Military buffs will lap it up, but general readers may find it difficult to resist the tension, drama and fireworks of this...

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THE WAR BELOW

THE STORY OF THREE SUBMARINES THAT BATTLED JAPAN

Using voluminous official records plus interviews and an amazing number of unpublished diaries and letters, former Charleston Post and Courier investigative reporter Scott (The Attack on the Liberty: The Untold Story of Israel's Deadly 1967 Assault on a U.S. Spy Ship, 2009) delivers a gripping, almost day-by-day account of the actions of three submarines, Silversides, Tang and Drum, from Pearl Harbor to VE Day.

Nazi U-boats get the publicity, but America’s submarines were more effective, sinking so many Japanese vessels that by the end of World War II, civilians were starving and factories barely functioning. The author mixes biographies of the men who fought in the subs, technical details of sub warfare and the patrols themselves. Moving back and forth among the three boats, he describes weeks of boredom and searching, days of maneuvering for attacks, the devastation when they were successful, the frustration when they weren’t and the anxiety of enduring depth-charge attacks while trapped deep beneath the sea. All this havoc on Japanese shipping came at a price; American submarines suffered 20 percent losses, the highest of any Navy service. That included the Tang, sunk, ironically, by its own malfunctioning torpedo, killing most of its crew. The nine survivors emerged as malnourished skeletons after a year of unspeakable conditions in Japanese prisons. Scott pauses regularly to explain the progress of the Pacific war but makes no attempt to write a general history of the submarine campaign; for that, read Clay Blair’s Silent Victory (1975). Inevitably, details of several dozen submarine patrols become increasingly familiar.

Military buffs will lap it up, but general readers may find it difficult to resist the tension, drama and fireworks of this underappreciated but dazzlingly destructive American weapon of WWII.

Pub Date: May 14, 2013

ISBN: 978-1-4391-7683-2

Page Count: 464

Publisher: Simon & Schuster

Review Posted Online: March 6, 2013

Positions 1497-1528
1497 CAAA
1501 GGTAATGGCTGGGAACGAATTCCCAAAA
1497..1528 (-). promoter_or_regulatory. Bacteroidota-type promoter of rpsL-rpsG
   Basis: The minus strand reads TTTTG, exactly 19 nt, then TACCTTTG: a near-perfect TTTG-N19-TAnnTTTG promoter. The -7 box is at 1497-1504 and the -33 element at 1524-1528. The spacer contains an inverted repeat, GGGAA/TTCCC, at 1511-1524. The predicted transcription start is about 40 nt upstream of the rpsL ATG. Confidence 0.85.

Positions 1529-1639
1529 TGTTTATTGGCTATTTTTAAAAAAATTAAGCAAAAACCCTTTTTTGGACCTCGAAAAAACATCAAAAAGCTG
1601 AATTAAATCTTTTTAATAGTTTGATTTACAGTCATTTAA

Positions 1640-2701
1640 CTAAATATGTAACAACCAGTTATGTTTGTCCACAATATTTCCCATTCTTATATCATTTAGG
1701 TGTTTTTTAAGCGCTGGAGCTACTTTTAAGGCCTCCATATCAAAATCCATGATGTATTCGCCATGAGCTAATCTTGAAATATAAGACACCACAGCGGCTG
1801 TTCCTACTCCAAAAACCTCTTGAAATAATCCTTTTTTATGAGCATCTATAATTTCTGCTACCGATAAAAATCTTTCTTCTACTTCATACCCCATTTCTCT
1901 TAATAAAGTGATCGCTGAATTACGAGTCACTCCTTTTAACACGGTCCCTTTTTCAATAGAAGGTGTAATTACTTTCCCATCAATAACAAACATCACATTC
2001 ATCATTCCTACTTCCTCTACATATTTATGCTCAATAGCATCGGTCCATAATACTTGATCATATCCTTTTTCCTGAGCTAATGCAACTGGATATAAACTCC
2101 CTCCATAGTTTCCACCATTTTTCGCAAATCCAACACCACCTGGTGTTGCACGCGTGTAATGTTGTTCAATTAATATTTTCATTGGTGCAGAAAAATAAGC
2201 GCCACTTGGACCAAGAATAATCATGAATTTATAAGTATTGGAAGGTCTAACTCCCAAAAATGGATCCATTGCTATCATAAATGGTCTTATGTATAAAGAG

Kirkus Reviews Issue: April 1, 2013

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The author's youthfulness helps to assure the inevitable comparison with the Anne Frank diary although over and above the...

NIGHT

Elie Wiesel spent his early years in a small Transylvanian town as one of four children. 

He was the only one of the family to survive what Francois Maurois, in his introduction, calls the "human holocaust" of the persecution of the Jews, which began with the restrictions, the singularization of the yellow star, the enclosure within the ghetto, and went on to the mass deportations to the ovens of Auschwitz and Buchenwald. There are unforgettable and horrifying scenes here in this spare and sombre memoir of this experience of the hanging of a child, of his first farewell with his father who leaves him an inheritance of a knife and a spoon, and of his last goodbye at Buchenwald his father's corpse is already cold let alone the long months of survival under unconscionable conditions. 

The author's youthfulness helps to assure the inevitable comparison with the Anne Frank diary although over and above the sphere of suffering shared, and in this case extended to the death march itself, there is no spiritual or emotional legacy here to offset any reader reluctance.

Pub Date: Jan. 16, 2006

ISBN: 0374500010

Page Count: 120

Publisher: Hill & Wang

Review Posted Online: Oct. 7, 2011

Kirkus Reviews Issue: Jan. 15, 2006

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Bibliophiles will love this fact-filled, bookish journey.

THE LIBRARY BOOK

An engaging, casual history of librarians and libraries and a famous one that burned down.

In her latest, New Yorker staff writer Orlean (Rin Tin Tin: The Life and the Legend, 2011, etc.) seeks to “tell about a place I love that doesn’t belong to me but feels like it is mine.” It’s the story of the Los Angeles Public Library, poet Charles Bukowski’s “wondrous place,” and what happened to it on April 29, 1986: It burned down. The fire raged “for more than seven hours and reached temperatures of 2000 degrees…more than one million books were burned or damaged.” Though nobody was killed, 22 people were injured, and it took more than 3 million gallons of water to put it out. One of the firefighters on the scene said, “We thought we were looking at the bowels of hell….It was surreal.” Besides telling the story of the historic library and its destruction, the author recounts the intense arson investigation and provides an in-depth biography of the troubled young man who was arrested for starting it, actor Harry Peak. Orlean reminds us that library fires have been around since the Library of Alexandria; during World War II, “the Nazis alone destroyed an estimated hundred million books.” She continues, “destroying a culture’s books is sentencing it to something worse than death: It is sentencing it to seem as if it never happened.” The author also examines the library’s important role in the city since 1872 and the construction of the historic Goodhue Building in 1926. Orlean visited the current library and talked to many of the librarians, learning about their jobs and responsibilities, how libraries were a “solace in the Depression,” and the ongoing problems librarians face dealing with the homeless. The author speculates about Peak’s guilt but remains “confounded.” Maybe it was just an accident after all.

Bibliophiles will love this fact-filled, bookish journey.

Pub Date: Oct. 16, 2018

ISBN: 978-1-4767-4018-8

Page Count: 336

Publisher: Simon & Schuster

Review Posted Online: July 2, 2018

Kirkus Reviews Issue: July 15, 2018

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